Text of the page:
“Edged and taken at first slip” – How many times have we heard commentators on air during a cricket match scream out this statement! Caught at gully, caught at cover, fielded at backward point are some of the common phrases we have been accustomed to hearing ever since we started watching cricket.
It is no secret that cricket is the most followed sport in India, and with that, online fantasy cricket has taken a firm grip on the consciousness of the Indian public too. You might not remember what you ate in the morning, but talk about any fielding position on a cricket field, and you can figure it out with your eyes closed.
But have you ever wondered from where have most of these fielding positions derived their names from? Here, we will elaborate on 12 such lesser-known facts about cricket fielding positions that every fantasy player should know.
As the name suggests, slips are in place for when the batsman “slips” up or commits a mistake. Slips, traditionally 1st, 2nd and 3rd, stand to the right of the wicket-keeper (for a right-handed batsman) in a bid to snaffle up any chance presented by the batsman. There are different types of slips as well, fly slip – which generally stands at the edge of the 30-yard circle, and leg slip.
A gully similar to slips is named accordingly. Derived from its literal meaning, which is a narrow channel or a gorge, a gully is generally employed to plug the gap between slips and point. It serves as both a run-saving position and a catching position. Though it is seen lesser in limited-overs cricket, this particular fielding position is almost a must in Test cricket.
Mid-off and Mid-on:
Mid-off and Mid-on are midway positions from the fence to the bowler’s left and right, respectively. The terms mid-off and mid-on are derived from ‘middle wicket off’ and ‘middle wicket on,’ which is what these positions were known in the earlier days. The area is more of an attacking one and is critical, especially in the game’s longest format.
Point, also known as ‘Jonty’s corner,’ was a fielding position that Jonty Rhodes, arguably the greatest fielder ever to play the game, made his own. The best fielder of a team generally mans that zone as the ball travels rather quickly off the face of the bat, and chances of running out a batsman are also high. It is both a catching and an attacking site. The position got its name from the phrase ‘near the point of the bat.’ In earlier days, fielders at this position used to be much closer to the batsman in comparison to now, where they stand almost on the edge of the circle.
Don’t worry, this is not an area where the fielders feed a cow; it is a position between deep midwicket and wide long-on. It remains unclear how this name came into being, and over the years various theories have floated about surrounding the origin of this name. One popular notion is that not many cricketing shots can be hit in that region, which is why even cows can safely graze there.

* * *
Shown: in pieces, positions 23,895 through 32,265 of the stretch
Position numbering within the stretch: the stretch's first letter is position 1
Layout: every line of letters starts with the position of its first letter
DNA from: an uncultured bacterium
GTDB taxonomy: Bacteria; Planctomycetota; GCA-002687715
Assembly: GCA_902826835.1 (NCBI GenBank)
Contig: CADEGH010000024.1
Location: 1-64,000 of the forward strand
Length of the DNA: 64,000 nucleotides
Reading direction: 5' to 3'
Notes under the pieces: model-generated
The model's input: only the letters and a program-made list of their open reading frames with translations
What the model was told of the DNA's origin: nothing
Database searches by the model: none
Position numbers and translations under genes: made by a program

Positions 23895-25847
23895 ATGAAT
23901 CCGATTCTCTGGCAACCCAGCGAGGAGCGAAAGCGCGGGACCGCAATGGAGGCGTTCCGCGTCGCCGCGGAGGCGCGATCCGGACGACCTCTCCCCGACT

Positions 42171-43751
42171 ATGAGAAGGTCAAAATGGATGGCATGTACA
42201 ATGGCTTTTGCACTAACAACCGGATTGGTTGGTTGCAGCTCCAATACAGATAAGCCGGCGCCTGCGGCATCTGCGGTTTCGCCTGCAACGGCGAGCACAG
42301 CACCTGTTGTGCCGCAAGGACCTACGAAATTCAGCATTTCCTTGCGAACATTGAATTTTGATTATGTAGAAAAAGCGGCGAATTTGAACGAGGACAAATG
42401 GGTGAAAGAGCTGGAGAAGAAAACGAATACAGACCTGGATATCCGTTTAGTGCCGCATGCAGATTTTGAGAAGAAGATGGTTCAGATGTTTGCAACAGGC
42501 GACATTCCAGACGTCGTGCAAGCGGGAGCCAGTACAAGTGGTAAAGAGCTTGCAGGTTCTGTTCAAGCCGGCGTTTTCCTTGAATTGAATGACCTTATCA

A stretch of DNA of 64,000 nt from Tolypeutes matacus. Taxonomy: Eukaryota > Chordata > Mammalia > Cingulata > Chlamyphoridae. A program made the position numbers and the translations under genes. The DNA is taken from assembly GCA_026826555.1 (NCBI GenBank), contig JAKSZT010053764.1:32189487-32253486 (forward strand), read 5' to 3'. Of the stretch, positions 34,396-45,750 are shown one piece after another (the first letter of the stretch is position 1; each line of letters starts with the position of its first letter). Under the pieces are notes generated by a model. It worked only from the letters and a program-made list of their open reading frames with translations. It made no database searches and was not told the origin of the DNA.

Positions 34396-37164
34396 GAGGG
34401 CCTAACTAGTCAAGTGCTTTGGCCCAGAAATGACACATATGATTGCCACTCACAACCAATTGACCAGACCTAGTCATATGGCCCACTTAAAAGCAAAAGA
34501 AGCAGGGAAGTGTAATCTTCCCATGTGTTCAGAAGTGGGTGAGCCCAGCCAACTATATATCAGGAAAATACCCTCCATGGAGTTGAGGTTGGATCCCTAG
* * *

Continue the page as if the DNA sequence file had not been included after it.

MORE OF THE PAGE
Long Stop and Straight Hit:
Have you ever been called for a no-ball while playing gully cricket because one of your team’s fielders is standing straight in line with the stumps? Well, the next time you see that umpire, correct him because it is entirely a legitimate fielding spot. A long stop is a fielding position that is employed straight behind in line with the wicket-keeper. A straight hit, on the other hand, is behind the bowler between long-off and long-on.
The name of this fielding position is akin to its name; it really is silly. This is because the fielder stands in such proximity to the batsmen that he is indeed taking it to silly proportions. It is a position on the offside, slightly square of the batsman but very close to him.
The term square leg is coined for a fielder who stands at 90 degrees or perpendicular to the pitch on the leg side. The position is in place square on the leg side quite close to the leg umpire. There are different variations in this position, such as deep backward square leg, in which a fielder is stationed back on the boundary, and short leg, wherein the fielder stands very close to the batter on the leg side.
It remains unclear how this name came into existence but in the early days, there was a gap between third slip and gully, and the ball often used to sneak past, costing the team additional runs. This was when the captains decided to put in a fielder deep on the offside between third slip and gully, which came to be known as third man. It is a position that is generally defensive in nature, in place to stem the flow of runs.
Some of the names given to fielding positions are strange, aren’t they? Like the position, sweeper cover isn’t one where the fielder is sweeping. This position is named because the fielder needs to cover a lot of ground either side of him deep on the offside, almost in line with point, which is generally correlated to sweeping the whole area.
The wicket-keeper is probably one of the most if not the most important fielding positions on a cricket field. As the name suggests, he stands behind the wickets and is responsible for taking hold of any edges off the bat. It is a specialist position, and because the ‘keeper has the view of the entire ground, he also sets the field.
The long leg is positioned deep on the leg side at about a 60-degree angle to the batsman. The fielder here is midway between square leg and fine leg in what is generally a long part of the boundary on most grounds.
Now that you know some interesting facts about cricket fielding positions, Download Fantasy Cricket App from MPL and start playing fantasy cricket!